Meteorologists are pinning their rain hopes on a front expected to hit the nation this coming Friday after drizzle over the weekend proved inadequate to ease the water shortage facing northern Taiwan.
The precipitation over the past four days brought only small amounts of water to reservoirs across northern Taiwan and was not enough to satisfy daily water needs.
Ten hydrology stations located in the catchment area of the Shihmen Reservoir measured around 30mm of precipitation over four days, around 10 percent of which was attributed to artificially induced rain.
The rain brought 1.08 million tonnes of water to the reservoir on Saturday, well above the 690,000-tonne average daily flow. But the rain fizzled out by yesterday morning and the inflow was not enough to maintain the reservoir's water level, which fell by 9cm to 217.43m yesterday.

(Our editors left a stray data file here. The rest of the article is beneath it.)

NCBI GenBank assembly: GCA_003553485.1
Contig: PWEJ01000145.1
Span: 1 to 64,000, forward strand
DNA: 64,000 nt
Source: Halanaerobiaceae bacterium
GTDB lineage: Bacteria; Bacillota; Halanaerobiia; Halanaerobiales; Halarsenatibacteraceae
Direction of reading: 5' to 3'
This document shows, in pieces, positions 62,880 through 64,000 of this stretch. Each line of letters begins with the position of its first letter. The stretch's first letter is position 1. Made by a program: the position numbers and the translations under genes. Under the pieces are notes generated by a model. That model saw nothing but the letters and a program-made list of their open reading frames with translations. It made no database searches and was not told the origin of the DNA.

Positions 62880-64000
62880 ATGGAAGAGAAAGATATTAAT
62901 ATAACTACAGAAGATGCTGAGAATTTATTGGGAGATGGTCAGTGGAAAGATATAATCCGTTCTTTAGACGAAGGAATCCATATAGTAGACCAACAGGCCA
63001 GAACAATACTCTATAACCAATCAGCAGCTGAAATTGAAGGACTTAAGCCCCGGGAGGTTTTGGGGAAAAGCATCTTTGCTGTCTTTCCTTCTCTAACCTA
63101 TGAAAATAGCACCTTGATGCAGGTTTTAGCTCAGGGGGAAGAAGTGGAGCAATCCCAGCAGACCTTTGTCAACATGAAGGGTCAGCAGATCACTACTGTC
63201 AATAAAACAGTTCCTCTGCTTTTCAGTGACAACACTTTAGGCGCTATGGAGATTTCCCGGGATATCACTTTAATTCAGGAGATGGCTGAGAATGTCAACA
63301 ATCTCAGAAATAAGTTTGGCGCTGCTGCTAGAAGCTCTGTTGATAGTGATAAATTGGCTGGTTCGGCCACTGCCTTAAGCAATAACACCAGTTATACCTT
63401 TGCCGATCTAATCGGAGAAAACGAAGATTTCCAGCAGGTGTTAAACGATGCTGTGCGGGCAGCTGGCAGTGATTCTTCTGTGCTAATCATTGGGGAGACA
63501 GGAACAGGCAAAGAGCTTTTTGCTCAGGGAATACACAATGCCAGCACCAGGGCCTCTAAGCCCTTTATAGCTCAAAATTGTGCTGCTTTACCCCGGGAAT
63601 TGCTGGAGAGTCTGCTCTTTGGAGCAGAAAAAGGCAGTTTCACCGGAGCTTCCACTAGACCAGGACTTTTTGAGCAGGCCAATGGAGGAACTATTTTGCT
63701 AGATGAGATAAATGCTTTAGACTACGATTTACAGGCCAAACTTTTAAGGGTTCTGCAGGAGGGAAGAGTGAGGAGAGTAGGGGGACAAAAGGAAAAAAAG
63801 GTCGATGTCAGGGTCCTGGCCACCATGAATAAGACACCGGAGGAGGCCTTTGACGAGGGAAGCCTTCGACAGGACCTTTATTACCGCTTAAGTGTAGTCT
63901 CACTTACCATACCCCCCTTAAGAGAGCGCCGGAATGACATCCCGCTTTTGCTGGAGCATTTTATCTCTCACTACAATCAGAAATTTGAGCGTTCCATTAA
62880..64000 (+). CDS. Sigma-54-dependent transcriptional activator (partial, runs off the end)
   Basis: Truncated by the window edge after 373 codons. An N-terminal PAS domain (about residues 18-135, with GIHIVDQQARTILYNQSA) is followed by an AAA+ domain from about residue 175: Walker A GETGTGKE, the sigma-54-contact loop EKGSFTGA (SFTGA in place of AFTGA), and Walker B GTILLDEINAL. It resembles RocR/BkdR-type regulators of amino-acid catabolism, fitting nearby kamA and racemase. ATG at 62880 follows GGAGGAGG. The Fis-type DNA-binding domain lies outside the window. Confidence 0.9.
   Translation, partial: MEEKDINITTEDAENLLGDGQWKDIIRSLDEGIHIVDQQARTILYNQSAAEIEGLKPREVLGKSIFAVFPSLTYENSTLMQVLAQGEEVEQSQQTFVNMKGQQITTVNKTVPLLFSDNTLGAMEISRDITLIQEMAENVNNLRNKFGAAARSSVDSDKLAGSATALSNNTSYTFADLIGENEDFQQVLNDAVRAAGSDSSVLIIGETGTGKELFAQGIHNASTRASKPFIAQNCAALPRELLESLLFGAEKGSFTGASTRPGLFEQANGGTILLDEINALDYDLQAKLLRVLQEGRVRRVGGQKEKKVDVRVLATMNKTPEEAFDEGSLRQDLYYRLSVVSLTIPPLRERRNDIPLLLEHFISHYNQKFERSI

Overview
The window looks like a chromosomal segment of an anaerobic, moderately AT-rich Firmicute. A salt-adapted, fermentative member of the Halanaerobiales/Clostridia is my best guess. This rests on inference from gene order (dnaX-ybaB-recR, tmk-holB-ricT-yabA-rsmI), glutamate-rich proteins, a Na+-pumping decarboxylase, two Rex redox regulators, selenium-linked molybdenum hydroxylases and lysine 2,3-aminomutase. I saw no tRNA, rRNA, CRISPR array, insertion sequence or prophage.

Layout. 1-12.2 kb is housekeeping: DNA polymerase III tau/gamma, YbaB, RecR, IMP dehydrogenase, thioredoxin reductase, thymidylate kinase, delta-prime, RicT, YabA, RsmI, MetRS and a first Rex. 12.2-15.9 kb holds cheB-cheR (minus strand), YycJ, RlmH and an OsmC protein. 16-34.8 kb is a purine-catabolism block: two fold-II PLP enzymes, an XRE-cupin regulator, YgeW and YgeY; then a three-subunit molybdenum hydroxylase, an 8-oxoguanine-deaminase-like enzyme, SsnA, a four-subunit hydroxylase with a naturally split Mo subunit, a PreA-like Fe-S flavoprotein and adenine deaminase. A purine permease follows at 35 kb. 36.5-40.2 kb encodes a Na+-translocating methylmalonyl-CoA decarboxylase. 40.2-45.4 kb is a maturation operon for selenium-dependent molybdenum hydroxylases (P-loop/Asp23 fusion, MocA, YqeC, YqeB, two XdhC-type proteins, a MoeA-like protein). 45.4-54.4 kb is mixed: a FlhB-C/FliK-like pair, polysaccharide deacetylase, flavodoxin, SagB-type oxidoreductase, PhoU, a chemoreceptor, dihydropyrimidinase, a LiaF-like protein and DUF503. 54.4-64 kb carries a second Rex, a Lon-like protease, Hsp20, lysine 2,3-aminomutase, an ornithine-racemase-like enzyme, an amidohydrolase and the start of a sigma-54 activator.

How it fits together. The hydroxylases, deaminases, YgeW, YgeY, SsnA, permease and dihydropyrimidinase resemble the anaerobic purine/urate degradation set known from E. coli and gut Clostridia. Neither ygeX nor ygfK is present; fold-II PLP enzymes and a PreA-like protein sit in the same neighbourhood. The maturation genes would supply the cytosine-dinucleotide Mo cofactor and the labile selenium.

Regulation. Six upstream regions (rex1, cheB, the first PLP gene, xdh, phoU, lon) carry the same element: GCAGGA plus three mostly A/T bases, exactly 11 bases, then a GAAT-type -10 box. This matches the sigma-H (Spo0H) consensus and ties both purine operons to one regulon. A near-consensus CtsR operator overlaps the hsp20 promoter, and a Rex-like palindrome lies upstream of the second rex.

Yesterday's rain-making efforts resulted in showers over Keelung, Chungli and Taoyuan, but failed to bring significant rainfall in the dam's catchment areas.
Up to 15 stations had been set up on the ground around the reservoir to work in coordination with air force planes equipped with rain-making devices.
Meteorologists said it would take around 70mm to 80mm of rainfall to ease the water shortage in northern Taiwan.
Water levels at the Paoshan Reservoir in Hsinchu County and several reservoirs in the Miaoli area also rose slightly or stopped falling after the rain.
Rain clouds are likely to leave Taiwan today, but another cold front is expected to bring more rain beginning Friday.
The Central Weather Bureau has called on the public to use water frugally.